“The choice of La Tete Haute may seem surprising, given the rules generally applied to the Festival de Cannes’ Opening Ceremony,” explained General Delegate Thierry Fremaux. “It is a clear reflection of our desire to see the Festival start with a different piece, which is both bold and moving. Emmanuelle Bercot’s movie makes important statements about contemporary society, in keeping with modern cinema. It focusses on universal social issues, making it a perfect fit for the global audience at Cannes.”
Bercot is also an actress — who studied dance and whose talent was discovered by Cannes in 1997. Her short movie, Les Vacances, won the Jury Prize there. In 2001, her first feature, Clement, was part of A Certain Regard. She also acted in this film. Bercot made several movies since then, including On My Way in 2014 — Deneuve’s performance in this is rated as one of her best.
The official selections revealed that while some of the old timers would be there at Cannes Competition this year (but of course) — Jacques Audiard (with Dheepan, about a Sri Lankan Tamil Tiger working in Paris), Nanni Moretti (My Mother), Todd Haynes (Carol), Hirkazu Kore-eda (Our Little Sister) and Hou Hsiao-Hsien (The Assassin) — first-timers, such as Valerie Donzelli (Marguerite And Julien) and Norwegian auteur Joachim Trier (not Lars Von Trier) with his Louder than Bombs would also walk the Red Carpet.
Fremaux averred that “there are those who say, if you watch 1,800 movies (1850 were submitted this time for possible inclusion), how come the same names always get selected, this year they’ll see it’s not really the case...Not everyone is there. Not everyone is ready...When the big auteurs are present at Cannes, there’s stigmatism… but on the other hand when they’re not ready it’s not so easy to find the young or unknown auteurs, who are talented enough or in a position, to present a film in competition in the biggest movie festival in the world.”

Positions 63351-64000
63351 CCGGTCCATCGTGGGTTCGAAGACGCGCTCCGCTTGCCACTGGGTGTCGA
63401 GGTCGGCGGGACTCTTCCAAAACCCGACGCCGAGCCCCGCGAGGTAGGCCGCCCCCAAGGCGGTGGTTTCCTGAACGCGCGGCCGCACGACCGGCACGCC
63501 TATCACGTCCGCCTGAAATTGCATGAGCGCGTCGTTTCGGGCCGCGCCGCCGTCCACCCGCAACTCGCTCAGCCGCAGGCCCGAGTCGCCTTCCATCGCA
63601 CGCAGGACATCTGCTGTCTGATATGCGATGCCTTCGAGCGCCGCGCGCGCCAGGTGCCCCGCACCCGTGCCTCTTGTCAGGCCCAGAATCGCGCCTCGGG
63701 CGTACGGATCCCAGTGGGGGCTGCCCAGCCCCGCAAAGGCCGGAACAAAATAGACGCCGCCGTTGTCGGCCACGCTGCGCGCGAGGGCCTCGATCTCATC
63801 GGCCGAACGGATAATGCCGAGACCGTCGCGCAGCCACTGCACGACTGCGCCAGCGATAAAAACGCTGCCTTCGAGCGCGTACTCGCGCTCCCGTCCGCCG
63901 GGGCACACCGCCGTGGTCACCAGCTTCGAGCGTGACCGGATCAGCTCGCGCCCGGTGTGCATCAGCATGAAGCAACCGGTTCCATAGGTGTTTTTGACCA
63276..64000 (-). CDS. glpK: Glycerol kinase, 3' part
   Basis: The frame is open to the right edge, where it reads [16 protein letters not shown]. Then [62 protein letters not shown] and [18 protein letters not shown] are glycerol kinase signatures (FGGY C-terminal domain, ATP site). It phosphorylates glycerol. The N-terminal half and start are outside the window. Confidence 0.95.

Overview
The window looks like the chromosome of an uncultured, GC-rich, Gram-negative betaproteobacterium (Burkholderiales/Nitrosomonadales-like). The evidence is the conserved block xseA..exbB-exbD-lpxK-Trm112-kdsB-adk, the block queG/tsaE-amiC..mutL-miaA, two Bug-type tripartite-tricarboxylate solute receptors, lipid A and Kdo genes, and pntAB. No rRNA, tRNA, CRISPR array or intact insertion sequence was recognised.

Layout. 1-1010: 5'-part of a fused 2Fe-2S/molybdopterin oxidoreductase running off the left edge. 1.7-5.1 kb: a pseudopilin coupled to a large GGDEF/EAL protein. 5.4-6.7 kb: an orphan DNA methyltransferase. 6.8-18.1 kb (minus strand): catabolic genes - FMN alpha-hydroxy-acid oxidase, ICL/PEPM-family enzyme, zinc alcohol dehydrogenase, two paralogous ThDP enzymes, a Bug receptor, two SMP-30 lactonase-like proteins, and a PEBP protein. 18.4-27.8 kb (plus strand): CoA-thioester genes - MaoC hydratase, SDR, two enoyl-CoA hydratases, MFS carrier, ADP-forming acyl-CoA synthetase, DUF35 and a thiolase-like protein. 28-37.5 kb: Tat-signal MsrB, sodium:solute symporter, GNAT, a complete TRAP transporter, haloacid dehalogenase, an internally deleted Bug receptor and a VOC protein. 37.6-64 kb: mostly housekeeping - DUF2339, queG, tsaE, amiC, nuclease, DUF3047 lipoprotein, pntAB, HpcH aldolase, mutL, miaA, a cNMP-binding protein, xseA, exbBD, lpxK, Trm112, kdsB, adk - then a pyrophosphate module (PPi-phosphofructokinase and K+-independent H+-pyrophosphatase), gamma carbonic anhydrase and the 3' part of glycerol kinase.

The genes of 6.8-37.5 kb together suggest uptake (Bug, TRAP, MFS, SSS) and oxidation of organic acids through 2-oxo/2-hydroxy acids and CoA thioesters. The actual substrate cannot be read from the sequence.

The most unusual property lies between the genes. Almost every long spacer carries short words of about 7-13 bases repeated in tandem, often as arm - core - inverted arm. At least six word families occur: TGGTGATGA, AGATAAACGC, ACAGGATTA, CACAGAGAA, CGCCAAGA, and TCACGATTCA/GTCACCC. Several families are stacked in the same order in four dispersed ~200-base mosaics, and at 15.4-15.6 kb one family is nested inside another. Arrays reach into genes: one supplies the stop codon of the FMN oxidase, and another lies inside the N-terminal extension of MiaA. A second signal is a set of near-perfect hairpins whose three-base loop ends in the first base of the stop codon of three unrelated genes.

Other debutant directors who made the cut in Competition include Hungary’s Laszlo Nemes with Son of Saul (about a prisoner who retrieves the body of young boy from the fire pits of Auschwitz in order to give him a proper burial), French Stéphane Brizés A Simple Man, (which follows his critically acclaimed A Few Hours of Spring), the established auteur, Denis Villeneuve with a New Mexico thriller about drugs, Sicario, Australia’s Justin Kurzel with Macbeth, and Greece’s Yorgos Lanthimos with Lobster.
Some important names did not figure in the list — at least not as yet (“We had to leave behind some movies we liked”, added Fremaux) and they were Alexander Sokurov (Francofonia, Le Louvre Under German Occupation, Gaspar Noe (Love)), Arnold Desplechin (My Golden Years), Hong Sang-soo (Right Now, Wrong Then), UK’s Terence Davies (Sunset Song), Ben Wheatley (High Rise) and Stephen Frears (Icon).
Gautaman Bhaskaran will cover the Cannes Film Festival this year, and he may be e-mailed at firstname.lastname@example.org